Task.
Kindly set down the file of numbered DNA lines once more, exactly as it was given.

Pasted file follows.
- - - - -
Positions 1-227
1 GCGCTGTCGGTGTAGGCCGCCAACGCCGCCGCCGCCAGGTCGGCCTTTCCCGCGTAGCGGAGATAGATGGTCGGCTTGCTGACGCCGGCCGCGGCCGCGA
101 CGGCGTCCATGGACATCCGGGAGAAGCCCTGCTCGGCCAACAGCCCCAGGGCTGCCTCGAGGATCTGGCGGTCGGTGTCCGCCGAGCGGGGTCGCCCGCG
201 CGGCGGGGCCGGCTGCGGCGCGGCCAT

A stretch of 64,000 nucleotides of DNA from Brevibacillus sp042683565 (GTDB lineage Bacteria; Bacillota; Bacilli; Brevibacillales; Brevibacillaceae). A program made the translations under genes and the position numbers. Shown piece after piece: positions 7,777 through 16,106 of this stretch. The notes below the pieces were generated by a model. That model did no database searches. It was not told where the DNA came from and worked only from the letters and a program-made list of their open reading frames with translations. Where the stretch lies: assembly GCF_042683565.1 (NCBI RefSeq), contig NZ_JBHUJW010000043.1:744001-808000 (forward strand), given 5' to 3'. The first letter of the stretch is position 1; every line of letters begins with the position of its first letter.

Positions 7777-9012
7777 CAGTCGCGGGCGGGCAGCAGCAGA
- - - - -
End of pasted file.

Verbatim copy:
Positions 1-227
1 GCGCTGTCGGTGTAGGCCGCCAACGCCGCCGCCGCCAGGTCGGCCTTTCCCGCGTAGCGGAGATAGATGGTCGGCTTGCTGACGCCGGCCGCGGCCGCGA
101 CGGCGTCCATGGACATCCGGGAGAAGCCCTGCTCGGCCAACAGCCCCAGGGCTGCCTCGAGGATCTGGCGGTCGGTGTCCGCCGAGCGGGGTCGCCCGCG
201 CGGCGGGGCCGGCTGCGGCGCGGCCAT

A stretch of 64,000 nucleotides of DNA from Brevibacillus sp042683565 (GTDB lineage Bacteria; Bacillota; Bacilli; Brevibacillales; Brevibacillaceae). A program made the translations under genes and the position numbers. Shown piece after piece: positions 7,777 through 16,106 of this stretch. The notes below the pieces were generated by a model. That model did no database searches. It was not told where the DNA came from and worked only from the letters and a program-made list of their open reading frames with translations. Where the stretch lies: assembly GCF_042683565.1 (NCBI RefSeq), contig NZ_JBHUJW010000043.1:744001-808000 (forward strand), given 5' to 3'. The first letter of the stretch is position 1; every line of letters begins with the position of its first letter.

Positions 7777-9012
7777 CAGTCGCGGGCGGGCAGCAGCAGA